The recommendations from the Singapore Academy of Law's Law Reform Committee, in their report series on robotics and AI9, are another set of possible future developments in AI regulation. Its Subcommittee on Robotics and Artificial Intelligence has considered interesting issues including whether criminal liability can be imposed in the use of robotic and AI systems, and whether civil liability can be attributed for accidents involving autonomous cars.

Regulation of AI in financial services

The Model AI Framework also notes that sector specific laws, regulations, or guidelines may apply to certain sectors including the finance, healthcare, and legal sectors. The Monetary Authority of Singapore, Singapore's financial services regulator, has led the way in publishing the FEAT Principles in 2018 to promote fairness, ethics, accountability, and transparency in the financial sector.

The FEAT Principles apply to the use of AI in data analytics, specifically with respect to the finance sector. They aim to provide guidance to firms offering financial products and services (including banks and insurers) on the responsible use of AI and data analytics ('AIDA'), so as to strengthen internal governance around data management and use, and to promote public confidence in the use of AIDA. The focus is on AI and data analytics because these are identified as the technologies which assist or replace human decision-making.

The relevant principles set out in the FEAT Principles include ensuring that the use of personal attributes as input factors for AIDA-driven decisions is justified and that the use of AIDA is proactively disclosed to data subjects as part of general communication in order to increase public confidence.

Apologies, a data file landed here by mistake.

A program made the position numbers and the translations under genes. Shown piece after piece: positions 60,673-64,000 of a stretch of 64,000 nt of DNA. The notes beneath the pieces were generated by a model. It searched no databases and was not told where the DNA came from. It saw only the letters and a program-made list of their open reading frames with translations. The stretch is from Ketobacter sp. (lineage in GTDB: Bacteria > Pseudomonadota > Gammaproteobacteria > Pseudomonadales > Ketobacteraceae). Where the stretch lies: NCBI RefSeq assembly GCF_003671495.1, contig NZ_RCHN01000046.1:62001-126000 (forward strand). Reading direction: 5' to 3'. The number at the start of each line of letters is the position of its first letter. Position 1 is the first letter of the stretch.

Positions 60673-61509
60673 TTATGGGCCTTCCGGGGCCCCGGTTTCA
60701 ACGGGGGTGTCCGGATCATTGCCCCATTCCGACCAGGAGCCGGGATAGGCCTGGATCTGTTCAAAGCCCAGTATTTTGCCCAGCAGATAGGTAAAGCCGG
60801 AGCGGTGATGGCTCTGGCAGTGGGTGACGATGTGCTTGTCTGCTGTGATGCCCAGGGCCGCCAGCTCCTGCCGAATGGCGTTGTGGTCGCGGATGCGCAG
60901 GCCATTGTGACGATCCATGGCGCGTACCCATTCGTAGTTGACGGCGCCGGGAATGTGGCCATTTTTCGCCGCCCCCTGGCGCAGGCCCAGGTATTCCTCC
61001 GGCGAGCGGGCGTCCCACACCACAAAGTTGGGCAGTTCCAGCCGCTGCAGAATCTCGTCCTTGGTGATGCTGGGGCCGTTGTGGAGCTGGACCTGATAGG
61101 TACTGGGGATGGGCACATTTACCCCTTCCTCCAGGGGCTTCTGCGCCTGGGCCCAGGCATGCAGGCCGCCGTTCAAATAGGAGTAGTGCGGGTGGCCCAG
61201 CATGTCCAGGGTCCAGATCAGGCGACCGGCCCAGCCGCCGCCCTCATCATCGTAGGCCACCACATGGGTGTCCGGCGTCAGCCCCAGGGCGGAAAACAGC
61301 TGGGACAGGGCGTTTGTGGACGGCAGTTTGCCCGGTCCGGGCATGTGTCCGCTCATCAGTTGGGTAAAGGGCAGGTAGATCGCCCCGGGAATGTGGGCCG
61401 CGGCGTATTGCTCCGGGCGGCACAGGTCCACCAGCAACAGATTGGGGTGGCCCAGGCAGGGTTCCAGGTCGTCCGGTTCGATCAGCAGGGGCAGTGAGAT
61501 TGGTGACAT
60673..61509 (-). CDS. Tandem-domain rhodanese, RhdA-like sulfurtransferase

It is important to note that the FEAT Principles are principles-based, and not prescriptive, they are for firms to consider when assessing existing or developing new internal frameworks to govern the use of AI. Therefore, it does not extend as far as the EU draft AI regulation mentioned above, which is sector-agnostic and would also apply to the financial sector.

Looking forward

In AI regulation, there is a tension in balancing innovation, openness to accelerating growth in the sector, and the need to put in place safeguards and protect the users from potential dangers that AI systems may pose. It appears that in Singapore, there is no appetite to introduce broad-ranging AI regulation in line with the European approach.

Although a more prescriptive approach is unlikely, the Model AI Framework and the FEAT Principles contain detailed guidance on the key frameworks that the Singapore government are encouraging organisations to adopt.

As these frameworks are voluntary, the Government has demonstrated its trust in organisations to be accountable for their own adoption and development of responsible AI solutions. In addition, the Government has expressed its openness to engage with organisations and stakeholders to share how they have used the Model AI Framework and to encourage widespread adoption of the framework.